It Took Ross Chastain’s Lousy Driving for NASCAR Officials to Work Their Way up to ‘Annoyed’

It takes a lot to move NASCAR off DEFCON 5, but Ross Chastain certainly met the challenge with plenty to spare on Sunday in the Cup Series. Consequently, officials have conceded they’ve elevated the alert status to DEFCON 4.

For the uninitiated, that means Denny Hamlin and Chase Elliott should resign themselves to accepting that whatever revenge they already got against Chastain will have to suffice, at least for this week. If they want to send him spinning in a month or so, it will be boys being boys in NASCAR’s eyes.

Ross Chastain had a busy day at World Wide Technology Raceway

Ross Chastain waits on the grid prior to the NASCAR Camping World Truck Series race at Charlotte Motor Speedway on May 27, 2022. | Jared C. Tilton/Getty Images
Ross Chastain waits on the grid prior to the NASCAR Camping World Truck Series race at Charlotte Motor Speedway on May 27, 2022. | Jared C. Tilton/Getty Images

Assuming he had any to use, Ross Chastain blew through whatever goodwill he had with Denny Hamlin and Chase Elliott by midway through Sunday’s Enjoy Illinois 300 after using the No. 1 Chevy as a battering ram.

Chastain spent much of the first stage trying to pass Hamlin for fourth place in the NASCAR Cup Series race. With a fresh start in Stage 2, Chastain shoved Hamlin into Turn 1 on Lap 66. Hamlin’s Toyota plowed into the outside wall, snapping a toe link. Hamlin’s pit crew replaced the part, but he had nothing to aim for. He finished in 34th place, 11 laps down.

Off the next restart, Chastain landed in the middle of a three-wide situation, with Elliott to his right, coming off Turn 1. Rather than back down, he tried to make a hole and sent Elliott spinning in an incident that also collected Harrison Burton and Bubba Wallace. Elliott remained on the lead lap but finished 21st.

Denny Hamlin and Chase Elliott went looking for Ross Chastain

Chase Elliott was steamed at Ross Chastain. But he at least remained on the lead lap and was busy chasing points. On the other hand, Hamlin knew the repair on the toe link had taken him out of the hunt. He had lots of time to think about making life tough for his antagonist.

Hamlin threw a series of blocks Chastain’s way, to the point that NASCAR race control messaged the Joe Gibbs Racing team that he had made his point and needed to back down before matters got out of control.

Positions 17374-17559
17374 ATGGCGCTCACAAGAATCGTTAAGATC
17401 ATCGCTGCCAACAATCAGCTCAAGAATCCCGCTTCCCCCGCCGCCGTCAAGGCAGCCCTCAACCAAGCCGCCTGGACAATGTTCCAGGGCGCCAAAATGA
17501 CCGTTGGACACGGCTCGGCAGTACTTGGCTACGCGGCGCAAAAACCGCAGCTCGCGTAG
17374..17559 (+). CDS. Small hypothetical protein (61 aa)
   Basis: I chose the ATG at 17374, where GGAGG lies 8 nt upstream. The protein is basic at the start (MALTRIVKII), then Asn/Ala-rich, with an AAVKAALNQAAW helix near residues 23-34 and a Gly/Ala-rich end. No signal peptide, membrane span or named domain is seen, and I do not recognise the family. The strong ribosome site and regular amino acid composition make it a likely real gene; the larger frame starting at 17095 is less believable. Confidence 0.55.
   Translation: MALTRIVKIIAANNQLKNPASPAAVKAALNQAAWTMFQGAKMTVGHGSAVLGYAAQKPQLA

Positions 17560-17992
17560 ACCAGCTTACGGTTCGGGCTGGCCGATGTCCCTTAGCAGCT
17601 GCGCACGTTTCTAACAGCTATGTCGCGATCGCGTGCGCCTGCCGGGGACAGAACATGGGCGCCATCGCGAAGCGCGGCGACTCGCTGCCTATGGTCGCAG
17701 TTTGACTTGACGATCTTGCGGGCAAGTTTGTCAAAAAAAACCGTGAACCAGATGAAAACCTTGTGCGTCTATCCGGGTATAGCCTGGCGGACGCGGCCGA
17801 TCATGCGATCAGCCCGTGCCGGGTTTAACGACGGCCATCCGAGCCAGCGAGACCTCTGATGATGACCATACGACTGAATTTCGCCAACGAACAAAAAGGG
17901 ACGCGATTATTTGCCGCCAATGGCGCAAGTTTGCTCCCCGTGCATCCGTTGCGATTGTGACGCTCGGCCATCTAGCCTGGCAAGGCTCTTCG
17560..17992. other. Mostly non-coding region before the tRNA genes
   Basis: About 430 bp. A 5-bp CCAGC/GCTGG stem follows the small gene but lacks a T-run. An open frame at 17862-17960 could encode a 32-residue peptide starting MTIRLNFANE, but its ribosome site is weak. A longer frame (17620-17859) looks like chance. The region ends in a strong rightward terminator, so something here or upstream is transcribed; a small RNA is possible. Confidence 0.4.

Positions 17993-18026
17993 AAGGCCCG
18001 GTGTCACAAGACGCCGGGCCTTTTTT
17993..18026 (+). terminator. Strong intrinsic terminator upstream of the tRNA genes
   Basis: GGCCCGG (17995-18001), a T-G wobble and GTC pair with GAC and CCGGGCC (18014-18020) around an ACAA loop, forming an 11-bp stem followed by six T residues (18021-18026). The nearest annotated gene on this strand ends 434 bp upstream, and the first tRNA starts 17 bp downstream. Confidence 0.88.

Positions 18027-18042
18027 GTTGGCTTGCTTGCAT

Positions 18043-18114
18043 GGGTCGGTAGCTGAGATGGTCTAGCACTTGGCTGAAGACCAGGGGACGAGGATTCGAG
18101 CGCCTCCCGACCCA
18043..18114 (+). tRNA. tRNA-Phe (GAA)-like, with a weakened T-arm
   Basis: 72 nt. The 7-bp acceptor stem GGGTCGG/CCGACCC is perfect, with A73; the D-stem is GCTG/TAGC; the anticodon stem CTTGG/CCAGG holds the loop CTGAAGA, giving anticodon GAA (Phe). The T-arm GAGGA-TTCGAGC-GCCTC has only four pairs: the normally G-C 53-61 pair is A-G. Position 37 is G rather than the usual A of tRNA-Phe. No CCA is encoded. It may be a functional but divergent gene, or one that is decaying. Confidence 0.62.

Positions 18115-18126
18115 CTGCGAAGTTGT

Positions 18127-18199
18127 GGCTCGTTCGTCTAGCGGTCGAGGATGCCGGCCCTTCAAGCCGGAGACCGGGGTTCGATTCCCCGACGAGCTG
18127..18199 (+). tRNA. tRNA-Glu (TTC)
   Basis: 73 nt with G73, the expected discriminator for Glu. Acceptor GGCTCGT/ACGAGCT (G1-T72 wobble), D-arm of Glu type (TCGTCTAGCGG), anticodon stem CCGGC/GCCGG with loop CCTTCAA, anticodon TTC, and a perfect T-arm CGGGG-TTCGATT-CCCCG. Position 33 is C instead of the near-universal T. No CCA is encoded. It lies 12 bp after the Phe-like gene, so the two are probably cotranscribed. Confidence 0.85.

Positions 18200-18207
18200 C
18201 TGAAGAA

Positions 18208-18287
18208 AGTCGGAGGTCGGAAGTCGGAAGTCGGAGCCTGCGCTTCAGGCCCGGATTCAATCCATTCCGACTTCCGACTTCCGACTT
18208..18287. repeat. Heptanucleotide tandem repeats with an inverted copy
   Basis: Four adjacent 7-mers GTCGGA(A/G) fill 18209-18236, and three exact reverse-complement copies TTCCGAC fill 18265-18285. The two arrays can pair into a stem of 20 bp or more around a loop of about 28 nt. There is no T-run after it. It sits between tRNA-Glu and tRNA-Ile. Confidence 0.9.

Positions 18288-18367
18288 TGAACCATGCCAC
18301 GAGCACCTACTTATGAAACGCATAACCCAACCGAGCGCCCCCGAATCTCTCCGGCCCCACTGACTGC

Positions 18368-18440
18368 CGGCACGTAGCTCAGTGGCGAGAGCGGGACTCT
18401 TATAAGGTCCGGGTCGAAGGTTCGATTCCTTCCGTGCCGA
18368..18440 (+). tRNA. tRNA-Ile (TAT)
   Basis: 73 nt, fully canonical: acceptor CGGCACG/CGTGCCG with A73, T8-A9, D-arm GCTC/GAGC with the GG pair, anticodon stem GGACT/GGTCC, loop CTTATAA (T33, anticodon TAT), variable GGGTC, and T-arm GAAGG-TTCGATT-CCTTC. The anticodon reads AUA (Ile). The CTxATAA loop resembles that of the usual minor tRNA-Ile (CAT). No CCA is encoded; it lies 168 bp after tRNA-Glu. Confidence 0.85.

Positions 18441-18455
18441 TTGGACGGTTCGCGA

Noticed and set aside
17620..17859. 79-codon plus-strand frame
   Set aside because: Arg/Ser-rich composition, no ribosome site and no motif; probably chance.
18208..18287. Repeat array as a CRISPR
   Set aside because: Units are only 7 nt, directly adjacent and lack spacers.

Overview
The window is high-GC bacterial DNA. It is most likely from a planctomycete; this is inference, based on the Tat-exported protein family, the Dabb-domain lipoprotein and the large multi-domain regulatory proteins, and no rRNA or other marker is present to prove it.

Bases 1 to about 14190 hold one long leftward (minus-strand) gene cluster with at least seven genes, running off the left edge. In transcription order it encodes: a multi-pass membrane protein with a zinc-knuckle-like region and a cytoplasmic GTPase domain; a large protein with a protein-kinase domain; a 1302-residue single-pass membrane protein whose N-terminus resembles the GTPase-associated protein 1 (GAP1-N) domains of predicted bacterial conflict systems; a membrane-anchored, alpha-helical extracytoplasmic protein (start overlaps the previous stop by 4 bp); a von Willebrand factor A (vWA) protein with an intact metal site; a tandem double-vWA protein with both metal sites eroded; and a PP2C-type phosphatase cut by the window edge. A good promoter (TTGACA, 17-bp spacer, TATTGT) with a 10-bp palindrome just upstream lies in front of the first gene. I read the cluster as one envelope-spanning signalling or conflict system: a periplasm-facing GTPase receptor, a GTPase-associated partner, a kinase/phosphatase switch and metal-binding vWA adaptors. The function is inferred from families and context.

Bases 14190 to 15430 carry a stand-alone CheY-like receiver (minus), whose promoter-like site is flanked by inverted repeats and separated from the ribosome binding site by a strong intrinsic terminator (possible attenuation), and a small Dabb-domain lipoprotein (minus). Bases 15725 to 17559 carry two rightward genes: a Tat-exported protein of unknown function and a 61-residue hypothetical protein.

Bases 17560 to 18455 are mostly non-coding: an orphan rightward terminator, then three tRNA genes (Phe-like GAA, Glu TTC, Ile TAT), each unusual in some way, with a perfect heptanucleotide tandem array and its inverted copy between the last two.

Actually, Elliott and Hamlin had the right idea. Flat-out wrecking Chastain would have been too obvious. Toying with him throughout the race was almost as effective. After finishing eighth, Chastain admitted he owed “an apology to half the field.”

NASCAR’s top competition official is feeling ‘annoyed’

There’s been a fair amount of bumping, especially after the white flag comes out, throughout the season, but NASCAR hasn’t done much in the way of discipline beyond hauling Ty Gibbs in for a talk after one too many incidents in Xfinity races.

However, the folks running the sport sent a subtle message out on Tuesday in response to what they saw two days earlier. Scott Miller, NASCAR’s senior vice president of competition, went on SiriusXM NASCAR Radio to say the organization will monitor further developments involving Ross Chastain on the giving or receiving end.

Miller said competition officials would discuss Sunday’s events in their weekly debrief and perhaps call Chastain, Denny Hamlin, and Chase Elliott to the NASCAR hauler, which is the sport’s version of the principal’s office.

“We don’t like to see things like that, but there’s a certain amount of … we kind of have to let them handle it on their own somewhat,” Miller explained. “And what we saw, while we were annoyed by it, there was no real contact. Neither one. I mean, they tried to make life miserable for Ross. We all witnessed that.

“But at least we didn’t see a blatant takeout or anything like that. And it was obvious from Ross’ post-race comments that he’s made some mistakes out there and wants to make it right. But it’s kind of up to those guys to sort it out and how it moves forward from there.”

It largely is a Chastain issue for now, but other drivers need to give him a chance to fix it. Even if NASCAR doesn’t convene a meeting for certain drivers, Chastain should be burning up the phone lines during the week and visit some garages at Sonoma to set things right.

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